What Orchestral Library Works the best In Dorico ( other than NOTEPERFORMER )

I’d say that ‘buggy and slow’ is not a usual description. Things can slow down for huge scores with Condensing on but a powerful multi-core CPU should mitigate that. Major bugs are few are far between.

There are plenty of people using BBCSO, Kontakt and VSL libraries, etc.

The good news is that whatever problems you’re having may be fixable!

This has come up before, and unfortunately there’s not a good answer. Here’s the summary:

If you want to write music and have it play back moderately convincingly in Dorico, use NotePerformer. You can do a little tweaking of CC values, but mostly what you get it what you get. In Dorico, NP is really your best bet (or at least, it’s a toss-up, depending on the type of music). I’ve heard tracks that people have spent a lot of time tweaking in Dorico, using high-end VSTs, then compared those to NP. Slight differences here and there, but overall the same.

Now if you want to spend hours tweaking tracks in a DAW to get a truly realistic performance, do that. The sky’s the limit, but be warned that it’ll drain years off your life. Or maybe you already know that!

I was hoping for a great solution “out of the box” that improved the quality of NP. But when we’re talking about playback from notation, there just isn’t a better solution proportional to the time spent, in my opinion.


Yes…I fear you are right. I have a lot of experience with Orchestral Mockups in Cubase. I was lucky enough to work at Remote Control on a few films and regard their set up as the pinnacle of Orchestral Playback Machines.

The problem is DAW tweaking and the like tends to generate ( at least from me ) different sort of music. I find that If I write in Sibelius it just feels and sounds more Orchestral. Also the process is much speedier and more enjoyable. The combination of Sibelius and Noteperformer seems so intuitive. Perhaps the next step is Dorico and noteperformer. While I wait for the next version to be more Sample Library friendly . I know that there will be what I want some day…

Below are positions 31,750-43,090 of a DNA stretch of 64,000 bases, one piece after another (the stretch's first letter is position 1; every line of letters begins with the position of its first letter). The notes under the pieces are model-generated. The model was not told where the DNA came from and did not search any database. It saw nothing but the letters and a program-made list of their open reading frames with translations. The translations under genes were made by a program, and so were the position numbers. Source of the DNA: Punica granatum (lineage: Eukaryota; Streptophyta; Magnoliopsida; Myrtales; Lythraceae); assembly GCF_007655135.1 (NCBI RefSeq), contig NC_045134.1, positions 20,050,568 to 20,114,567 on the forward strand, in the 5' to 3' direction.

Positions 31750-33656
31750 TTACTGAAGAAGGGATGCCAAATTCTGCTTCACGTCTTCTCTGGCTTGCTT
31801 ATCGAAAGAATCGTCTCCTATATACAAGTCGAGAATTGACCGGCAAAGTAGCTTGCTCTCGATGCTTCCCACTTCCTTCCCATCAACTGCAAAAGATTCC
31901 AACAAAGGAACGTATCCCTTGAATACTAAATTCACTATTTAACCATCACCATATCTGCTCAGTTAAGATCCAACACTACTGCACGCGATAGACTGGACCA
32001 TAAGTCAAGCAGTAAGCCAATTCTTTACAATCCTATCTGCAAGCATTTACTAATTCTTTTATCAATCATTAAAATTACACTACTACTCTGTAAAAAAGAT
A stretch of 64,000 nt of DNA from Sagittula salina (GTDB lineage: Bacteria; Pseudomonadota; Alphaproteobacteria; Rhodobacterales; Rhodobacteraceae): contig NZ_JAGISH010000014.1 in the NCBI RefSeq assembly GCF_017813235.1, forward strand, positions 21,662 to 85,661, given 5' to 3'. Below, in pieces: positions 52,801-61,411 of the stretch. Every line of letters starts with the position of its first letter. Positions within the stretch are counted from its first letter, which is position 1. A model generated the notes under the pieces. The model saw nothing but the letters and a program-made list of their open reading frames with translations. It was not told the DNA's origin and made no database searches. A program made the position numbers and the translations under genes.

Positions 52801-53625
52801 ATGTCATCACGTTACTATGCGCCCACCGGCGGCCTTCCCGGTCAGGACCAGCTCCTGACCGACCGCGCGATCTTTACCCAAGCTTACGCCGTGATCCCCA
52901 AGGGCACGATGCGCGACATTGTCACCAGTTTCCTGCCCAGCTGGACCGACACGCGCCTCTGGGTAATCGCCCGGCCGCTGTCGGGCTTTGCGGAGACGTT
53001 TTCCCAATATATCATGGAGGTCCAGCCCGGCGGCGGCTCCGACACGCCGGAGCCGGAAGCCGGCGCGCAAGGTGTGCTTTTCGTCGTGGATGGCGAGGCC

Dorico works fine with Kontakt. If you’re having issues then you should say what and which library you’re using. I don’t know which BBC library you’re using but Core gives a lot for little money. The programming is a bit sloppy in places and you need to understand how to use it but I find it’s worth it. VSL and EastWest are the longest established of the big guns and I’d certainly recommend having a look at the VSL synchronised Special Edition. Fairly transparent to programme. Orchestral Tools Berlin libraries are big hitters though I’m not entirely convinced by the more budget offerings but if you like their sound, are worth considering. Much depends on what sort of music you write so if you tell us that, you may get more concrete advice. Do you need lots of specialist articulations?

Technically and musically, for romantic/classic orchestral music, the best is Cinematic Studio. It’s middle priced and reasonable with system resources. There is currently quite a bit of Legato delay built in but updates later this year will allow you to reduce this. The library is warm and expressive if that’s what you like.